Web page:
Background. The purpose of this study was to determine whether some of the clinical features of fibromyalgia (FM) that patients would like to see improved aggregate into definable clusters. Methods. Seven hundred and eighty-eight patients with clinically confirmed FM and baseline pain 40 mm on a 100 mm visual analogue scale ranked 5 FM clinical features that the subjects would most like to see improved after treatment (one for each priority quintile) from a list of 20 developed during focus groups. For each subject, clinical features were transformed into vectors with rankings assigned values 1-5 (lowest to highest ranking). Logistic analysis was used to create a distance matrix and hierarchical cluster analysis was applied to identify cluster structure. The frequency of cluster selection was determined, and cluster importance was ranked using cluster scores derived from rankings of the clinical features. Multidimensional scaling was used to visualize and conceptualize cluster relationships. Results. Six clinical features clusters were identified and named based on their key characteristics. In order of selection frequency, the clusters were Pain (90%; 4 clinical features), Fatigue (89%; 4 clinical features), Domestic (42%; 4 clinical features), Impairment (29%; 3 functions), Affective (21%; 3 clinical features), and Social (9%; 2 functional). The "Pain Cluster" was ranked of greatest importance by 54% of subjects, followed by Fatigue, which was given the highest ranking by 28% of subjects. Multidimensional scaling mapped these clusters to two dimensions: Status (bounded by Physical and Emotional domains), and Setting (bounded by Individual and Group interactions). Conclusion. Common clinical features of FM could be grouped into 6 clusters (Pain, Fatigue, Domestic, Impairment, Affective, and Social) based on patient perception of relevance to treatment. Furthermore, these 6 clusters could be charted in the 2 dimensions of Status and Setting, thus providing a unique perspective for interpretation of FM symptomatology.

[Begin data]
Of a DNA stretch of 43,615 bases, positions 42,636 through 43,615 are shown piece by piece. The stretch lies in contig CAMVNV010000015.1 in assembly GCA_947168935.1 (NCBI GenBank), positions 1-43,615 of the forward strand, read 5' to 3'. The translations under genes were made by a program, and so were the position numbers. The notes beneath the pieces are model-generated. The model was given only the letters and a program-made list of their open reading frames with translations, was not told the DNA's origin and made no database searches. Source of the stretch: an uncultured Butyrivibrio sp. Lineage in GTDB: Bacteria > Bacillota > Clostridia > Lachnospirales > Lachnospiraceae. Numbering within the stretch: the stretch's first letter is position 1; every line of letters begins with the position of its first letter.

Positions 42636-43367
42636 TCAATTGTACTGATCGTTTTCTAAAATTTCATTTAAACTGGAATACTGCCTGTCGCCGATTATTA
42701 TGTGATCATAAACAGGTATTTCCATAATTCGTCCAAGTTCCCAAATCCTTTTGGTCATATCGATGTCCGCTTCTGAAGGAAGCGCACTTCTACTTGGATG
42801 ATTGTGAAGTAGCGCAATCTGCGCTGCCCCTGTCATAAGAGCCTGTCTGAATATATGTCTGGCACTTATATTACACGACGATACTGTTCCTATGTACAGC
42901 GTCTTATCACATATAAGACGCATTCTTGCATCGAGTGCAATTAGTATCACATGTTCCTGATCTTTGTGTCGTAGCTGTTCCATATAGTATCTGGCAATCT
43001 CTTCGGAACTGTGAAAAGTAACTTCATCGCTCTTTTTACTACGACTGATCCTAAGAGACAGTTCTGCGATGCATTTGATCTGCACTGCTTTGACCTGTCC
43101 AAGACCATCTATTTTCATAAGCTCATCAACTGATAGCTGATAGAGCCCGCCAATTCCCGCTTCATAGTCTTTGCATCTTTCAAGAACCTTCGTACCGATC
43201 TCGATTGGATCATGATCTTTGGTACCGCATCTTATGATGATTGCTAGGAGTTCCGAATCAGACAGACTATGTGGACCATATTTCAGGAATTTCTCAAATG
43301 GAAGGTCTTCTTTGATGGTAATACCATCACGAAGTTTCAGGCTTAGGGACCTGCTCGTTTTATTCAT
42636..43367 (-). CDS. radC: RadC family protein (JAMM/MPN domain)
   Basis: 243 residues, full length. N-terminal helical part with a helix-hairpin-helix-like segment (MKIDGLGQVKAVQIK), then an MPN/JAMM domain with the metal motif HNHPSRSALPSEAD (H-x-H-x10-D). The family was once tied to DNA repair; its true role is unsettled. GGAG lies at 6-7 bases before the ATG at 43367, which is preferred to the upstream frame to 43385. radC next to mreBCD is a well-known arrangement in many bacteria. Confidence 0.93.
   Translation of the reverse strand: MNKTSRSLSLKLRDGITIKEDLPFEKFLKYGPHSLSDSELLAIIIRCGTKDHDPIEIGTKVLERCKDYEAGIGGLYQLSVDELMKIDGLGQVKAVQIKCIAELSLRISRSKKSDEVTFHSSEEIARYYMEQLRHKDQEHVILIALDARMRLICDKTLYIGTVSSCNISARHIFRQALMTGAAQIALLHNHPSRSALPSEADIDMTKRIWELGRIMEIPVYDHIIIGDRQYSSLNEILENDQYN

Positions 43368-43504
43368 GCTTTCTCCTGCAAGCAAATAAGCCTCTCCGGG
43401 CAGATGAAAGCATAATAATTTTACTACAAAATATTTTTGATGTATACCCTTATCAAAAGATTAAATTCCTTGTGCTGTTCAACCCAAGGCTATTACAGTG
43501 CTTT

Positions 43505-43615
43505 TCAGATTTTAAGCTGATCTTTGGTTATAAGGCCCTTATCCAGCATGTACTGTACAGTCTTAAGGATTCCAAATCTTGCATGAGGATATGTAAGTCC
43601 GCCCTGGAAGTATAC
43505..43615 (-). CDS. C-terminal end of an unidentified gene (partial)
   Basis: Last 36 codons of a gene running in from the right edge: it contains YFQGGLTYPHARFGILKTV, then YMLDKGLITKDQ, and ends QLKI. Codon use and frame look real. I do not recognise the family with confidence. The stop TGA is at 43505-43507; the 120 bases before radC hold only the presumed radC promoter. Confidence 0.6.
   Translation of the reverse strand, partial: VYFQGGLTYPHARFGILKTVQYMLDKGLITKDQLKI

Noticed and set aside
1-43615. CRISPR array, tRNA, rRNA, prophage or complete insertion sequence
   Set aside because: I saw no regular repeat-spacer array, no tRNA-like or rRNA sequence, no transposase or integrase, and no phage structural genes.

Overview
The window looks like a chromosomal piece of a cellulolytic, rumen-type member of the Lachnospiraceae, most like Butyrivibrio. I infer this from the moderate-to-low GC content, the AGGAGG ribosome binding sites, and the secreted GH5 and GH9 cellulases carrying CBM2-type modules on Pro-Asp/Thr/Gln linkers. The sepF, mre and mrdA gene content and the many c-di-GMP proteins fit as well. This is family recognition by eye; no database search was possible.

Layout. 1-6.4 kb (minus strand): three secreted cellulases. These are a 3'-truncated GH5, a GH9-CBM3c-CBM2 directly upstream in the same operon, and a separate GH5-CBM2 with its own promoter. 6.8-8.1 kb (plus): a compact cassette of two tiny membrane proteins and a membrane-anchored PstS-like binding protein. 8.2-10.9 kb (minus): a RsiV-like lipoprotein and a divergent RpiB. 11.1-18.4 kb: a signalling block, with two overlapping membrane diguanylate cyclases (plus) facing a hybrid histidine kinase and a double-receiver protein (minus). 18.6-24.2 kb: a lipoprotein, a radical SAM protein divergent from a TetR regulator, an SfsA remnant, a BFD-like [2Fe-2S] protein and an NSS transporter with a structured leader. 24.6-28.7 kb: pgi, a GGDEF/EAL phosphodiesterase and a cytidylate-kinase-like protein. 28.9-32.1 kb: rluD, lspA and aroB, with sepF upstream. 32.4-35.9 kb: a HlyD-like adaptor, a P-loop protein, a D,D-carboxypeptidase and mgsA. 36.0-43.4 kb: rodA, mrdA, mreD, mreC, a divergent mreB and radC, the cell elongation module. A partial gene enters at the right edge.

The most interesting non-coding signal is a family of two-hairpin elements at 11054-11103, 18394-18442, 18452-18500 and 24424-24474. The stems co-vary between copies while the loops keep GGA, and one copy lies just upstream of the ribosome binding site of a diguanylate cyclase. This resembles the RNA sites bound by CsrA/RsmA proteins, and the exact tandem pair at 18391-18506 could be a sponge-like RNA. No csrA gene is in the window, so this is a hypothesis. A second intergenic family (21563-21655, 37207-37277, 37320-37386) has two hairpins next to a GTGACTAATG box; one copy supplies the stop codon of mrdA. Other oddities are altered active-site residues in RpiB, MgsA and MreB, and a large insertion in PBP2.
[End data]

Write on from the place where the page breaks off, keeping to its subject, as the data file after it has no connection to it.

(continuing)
ASJC Scopus subject areas
- Orthopedics and Sports Medicine